|Publication number||US8059350 B2|
|Application number||US 12/604,333|
|Publication date||Nov 15, 2011|
|Filing date||Oct 22, 2009|
|Priority date||Oct 22, 2009|
|Also published as||CN102044265A, US20110096436|
|Publication number||12604333, 604333, US 8059350 B2, US 8059350B2, US-B2-8059350, US8059350 B2, US8059350B2|
|Inventors||Thomas R. Albrecht, Jonathan Darrel Coker, Ricardo Ruiz, Bruce Alexander Wilson|
|Original Assignee||Hitachi Global Storage Technologies Netherlands B.V.|
|Export Citation||BiBTeX, EndNote, RefMan|
|Patent Citations (18), Non-Patent Citations (9), Referenced by (17), Classifications (5), Legal Events (3)|
|External Links: USPTO, USPTO Assignment, Espacenet|
1. Field of the Invention
This invention relates generally to patterned-media magnetic recording disks with patterned servo sectors, and to a method for making a master mold for nanoimprinting the patterned-media disks.
2. Description of the Related Art
Magnetic recording hard disk drives with patterned magnetic recording media have been proposed to increase data density. In patterned media, the magnetic recording layer on the disk is patterned into small isolated data islands arranged in concentric data tracks. To produce the required magnetic isolation of the patterned data islands, the magnetic moment of spaces between the islands must be destroyed or substantially reduced to render these spaces essentially nonmagnetic. In one type of patterned media, the data islands are elevated regions or pillars that extend above “trenches” and magnetic material covers both the pillars and the trenches, with the magnetic material in the trenches being rendered nonmagnetic, typically by “poisoning” with a material like silicon (Si). In another type of patterned media, the magnetic material is deposited first on a flat disk substrate. The magnetic data islands are then formed by milling, etching or ion-bombarding of the area surrounding the data islands.
Like conventional non-patterned or continuous-media disks, patterned-media disks are also required to have nondata servo regions that are used for read/write head positioning. The servo regions in the pre-etched type of patterned-media disks with elevated spaced-apart data pillars may also be patterned and thus contain elevated nondata servo islands or pillars that are separated by trenches. The servo pillars are typically “servowritten” or pre-magnetized during the manufacturing process and are not intended to be rewritten during normal operation of the disk drive. The proposed method for servowriting this type of disk is to DC “erase” the disk during manufacturing with a large magnet, leaving all of the servo pillars magnetized in the same direction. Thus for a patterned-media perpendicular magnetic recording disk, all of the servo pillars will have the same magnetization direction, i.e., either “into” or “out of” the surface of the disk. However, unlike the pattern of data pillars which are generally a periodic pattern of lines or dots, the servo pillars typically have different shapes and do not form a periodic pattern, but are generally arbitrary.
One proposed method for fabricating patterned-media disks is by nanoimprinting with a template or mold, sometimes also called a “stamper”, that has a topographic surface pattern. In this method the magnetic recording disk substrate with a polymer film on its surface is pressed against the mold. The polymer film receives the reverse image of the mold pattern and then becomes a mask for subsequent etching of the disk substrate to form the pillars on the disk. In one type of patterned media, the magnetic layer and other layers needed for the magnetic recording disk are then deposited onto the etched disk substrate and the tops of the pillars to form the patterned-media disk. In another type of patterned media, the magnetic layers and other layers needed for the magnetic recording disk are first deposited on the flat disk substrate. The polymer film used with nanoimprinting is then pressed on top of these layers. The polymer film receives the reverse image of the mold pattern and then becomes a mask for subsequent milling, etching or ion-bombarding the underlying layers. The mold may be a master mold for directly imprinting the disks. However, the more likely approach is to fabricate a master mold with a pattern of pillars corresponding to the pattern of pillars desired for the disks and to use this master mold to fabricate replica molds. The replica molds will thus have a pattern of recesses or holes corresponding to the pattern of pillars on the master mold. The replica molds are then used to directly imprint the disks. Nanoimprinting of patterned media is described by Bandic et al., “Patterned magnetic media: impact of nanoscale patterning on hard disk drives”, Solid State Technology S7+ Suppl. S, September 2006; and by Terris et al., “TOPICAL REVIEW: Nanofabricated and self-assembled magnetic structures as data storage media”, J. Phys. D: Appl. Phys. 38 (2005) R199-R222.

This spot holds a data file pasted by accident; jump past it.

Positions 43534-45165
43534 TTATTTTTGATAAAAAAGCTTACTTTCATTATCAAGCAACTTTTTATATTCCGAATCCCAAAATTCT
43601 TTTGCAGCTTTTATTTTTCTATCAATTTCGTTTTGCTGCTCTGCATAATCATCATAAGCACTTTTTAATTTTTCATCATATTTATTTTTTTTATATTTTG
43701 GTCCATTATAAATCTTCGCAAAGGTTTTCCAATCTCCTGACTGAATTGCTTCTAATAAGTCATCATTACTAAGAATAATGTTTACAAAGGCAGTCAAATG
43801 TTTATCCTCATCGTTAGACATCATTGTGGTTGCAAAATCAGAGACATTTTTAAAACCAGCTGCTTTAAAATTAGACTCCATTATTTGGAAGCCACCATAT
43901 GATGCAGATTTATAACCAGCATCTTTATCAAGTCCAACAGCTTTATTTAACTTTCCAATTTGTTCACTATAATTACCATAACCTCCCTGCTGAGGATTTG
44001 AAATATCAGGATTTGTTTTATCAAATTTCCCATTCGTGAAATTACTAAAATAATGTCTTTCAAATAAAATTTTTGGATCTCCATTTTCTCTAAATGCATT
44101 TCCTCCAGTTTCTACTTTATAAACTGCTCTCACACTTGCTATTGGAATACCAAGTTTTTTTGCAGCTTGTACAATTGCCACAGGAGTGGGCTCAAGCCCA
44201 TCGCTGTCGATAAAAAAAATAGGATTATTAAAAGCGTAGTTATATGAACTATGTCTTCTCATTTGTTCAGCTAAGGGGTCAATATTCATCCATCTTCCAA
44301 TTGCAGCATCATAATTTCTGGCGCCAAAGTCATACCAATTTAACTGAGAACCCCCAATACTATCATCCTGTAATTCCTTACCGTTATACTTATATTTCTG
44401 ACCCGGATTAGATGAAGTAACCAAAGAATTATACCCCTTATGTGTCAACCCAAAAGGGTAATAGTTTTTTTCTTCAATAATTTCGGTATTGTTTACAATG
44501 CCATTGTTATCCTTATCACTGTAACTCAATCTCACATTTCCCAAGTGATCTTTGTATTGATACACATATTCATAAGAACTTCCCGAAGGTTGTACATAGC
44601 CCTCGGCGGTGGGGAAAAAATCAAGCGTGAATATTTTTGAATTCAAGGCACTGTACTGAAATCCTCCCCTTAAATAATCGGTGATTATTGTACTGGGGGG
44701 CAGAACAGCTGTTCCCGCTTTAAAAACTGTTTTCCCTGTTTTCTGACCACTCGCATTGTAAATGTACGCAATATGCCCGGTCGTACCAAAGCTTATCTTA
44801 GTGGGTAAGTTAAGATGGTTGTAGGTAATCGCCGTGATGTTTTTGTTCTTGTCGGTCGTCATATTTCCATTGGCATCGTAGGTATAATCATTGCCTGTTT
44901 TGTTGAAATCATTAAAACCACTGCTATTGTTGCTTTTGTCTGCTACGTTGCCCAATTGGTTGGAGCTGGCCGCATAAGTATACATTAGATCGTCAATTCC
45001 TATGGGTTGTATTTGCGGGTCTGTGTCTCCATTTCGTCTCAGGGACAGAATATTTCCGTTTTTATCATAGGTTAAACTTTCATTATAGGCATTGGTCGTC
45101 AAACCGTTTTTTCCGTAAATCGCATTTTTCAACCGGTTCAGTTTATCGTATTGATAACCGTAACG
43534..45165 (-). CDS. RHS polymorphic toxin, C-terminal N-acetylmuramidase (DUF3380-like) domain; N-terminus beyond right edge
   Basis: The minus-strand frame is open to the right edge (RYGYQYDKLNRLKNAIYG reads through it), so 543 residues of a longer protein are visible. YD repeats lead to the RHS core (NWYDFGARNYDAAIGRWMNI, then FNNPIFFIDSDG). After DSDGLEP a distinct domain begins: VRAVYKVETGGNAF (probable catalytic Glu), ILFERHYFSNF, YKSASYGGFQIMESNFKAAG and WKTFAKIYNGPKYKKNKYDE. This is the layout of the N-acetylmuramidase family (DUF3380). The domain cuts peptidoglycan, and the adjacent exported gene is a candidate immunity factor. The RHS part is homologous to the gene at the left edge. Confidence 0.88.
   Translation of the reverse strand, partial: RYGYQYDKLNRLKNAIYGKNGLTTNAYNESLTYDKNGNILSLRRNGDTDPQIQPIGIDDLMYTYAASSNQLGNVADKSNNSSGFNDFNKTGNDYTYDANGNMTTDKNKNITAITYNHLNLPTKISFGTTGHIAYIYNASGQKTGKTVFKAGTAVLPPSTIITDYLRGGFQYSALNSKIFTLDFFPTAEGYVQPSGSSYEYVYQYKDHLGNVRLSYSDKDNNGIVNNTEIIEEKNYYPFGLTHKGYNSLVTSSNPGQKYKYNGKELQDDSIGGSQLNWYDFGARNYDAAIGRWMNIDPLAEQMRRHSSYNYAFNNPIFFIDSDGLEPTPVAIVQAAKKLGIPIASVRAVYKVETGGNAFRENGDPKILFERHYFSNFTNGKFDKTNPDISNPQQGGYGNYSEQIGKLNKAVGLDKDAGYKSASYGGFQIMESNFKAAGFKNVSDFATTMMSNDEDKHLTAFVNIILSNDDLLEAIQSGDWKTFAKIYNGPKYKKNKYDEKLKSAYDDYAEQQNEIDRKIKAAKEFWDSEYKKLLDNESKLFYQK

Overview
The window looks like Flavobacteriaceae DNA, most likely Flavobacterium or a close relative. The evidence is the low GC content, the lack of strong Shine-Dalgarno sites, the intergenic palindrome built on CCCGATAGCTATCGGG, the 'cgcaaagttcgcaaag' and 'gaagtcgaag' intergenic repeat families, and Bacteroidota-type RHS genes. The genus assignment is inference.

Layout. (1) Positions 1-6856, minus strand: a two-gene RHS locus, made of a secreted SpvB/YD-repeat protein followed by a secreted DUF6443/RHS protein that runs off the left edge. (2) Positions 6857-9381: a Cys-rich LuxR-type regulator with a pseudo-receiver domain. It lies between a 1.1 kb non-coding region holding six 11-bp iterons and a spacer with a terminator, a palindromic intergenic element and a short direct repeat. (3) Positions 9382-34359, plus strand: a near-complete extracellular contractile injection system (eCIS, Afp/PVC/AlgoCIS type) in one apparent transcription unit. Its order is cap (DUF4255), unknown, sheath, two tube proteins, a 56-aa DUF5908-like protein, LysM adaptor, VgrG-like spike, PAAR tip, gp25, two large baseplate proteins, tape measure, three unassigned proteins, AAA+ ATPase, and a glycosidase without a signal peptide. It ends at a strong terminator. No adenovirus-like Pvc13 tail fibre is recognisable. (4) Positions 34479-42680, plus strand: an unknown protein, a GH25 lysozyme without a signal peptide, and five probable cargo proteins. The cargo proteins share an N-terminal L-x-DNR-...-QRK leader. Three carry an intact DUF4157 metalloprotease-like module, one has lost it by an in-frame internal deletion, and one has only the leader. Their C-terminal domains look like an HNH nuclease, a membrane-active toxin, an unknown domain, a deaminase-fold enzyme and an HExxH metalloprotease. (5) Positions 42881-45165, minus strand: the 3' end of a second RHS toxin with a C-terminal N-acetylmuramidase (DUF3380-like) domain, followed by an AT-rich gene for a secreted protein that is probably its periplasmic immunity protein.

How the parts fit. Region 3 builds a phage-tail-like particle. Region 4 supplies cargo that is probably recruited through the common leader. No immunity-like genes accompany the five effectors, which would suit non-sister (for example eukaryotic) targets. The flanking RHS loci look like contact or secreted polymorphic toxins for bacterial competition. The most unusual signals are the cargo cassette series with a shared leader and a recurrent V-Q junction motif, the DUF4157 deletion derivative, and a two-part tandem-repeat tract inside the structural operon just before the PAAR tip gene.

The making of the master template or mold is a difficult and challenging process. The use of electron beam (e-beam) lithography using a Gaussian beam rotary-stage e-beam writer is viewed as a possible method to make a master mold capable of nanoimprinting patterned-media disks, but this method limits the areal bit density of patterned-media disks to about 500 Gbit/in2. Directed self-assembly of block copolymers has also been proposed for making the master mold and is believed capable of achieving areal bit densities of greater than 1 Terabit/in2. Pending application Ser. No. 12/141,062, filed Jun. 17, 2008 and assigned to the same assignee as this application, describes the use of directed self-assembly of block copolymers to make a master mold that allows the circumferential density of the subsequently nanoimprinted data pillars to be at least doubled from what could be achieved with a mold fabricated with just e-beam lithography. However, directed self-assembly of block copolymers is not generally practical for making a mold that is required to nanoimprint disks that have both periodic data pillars and generally arbitrary servo pillars.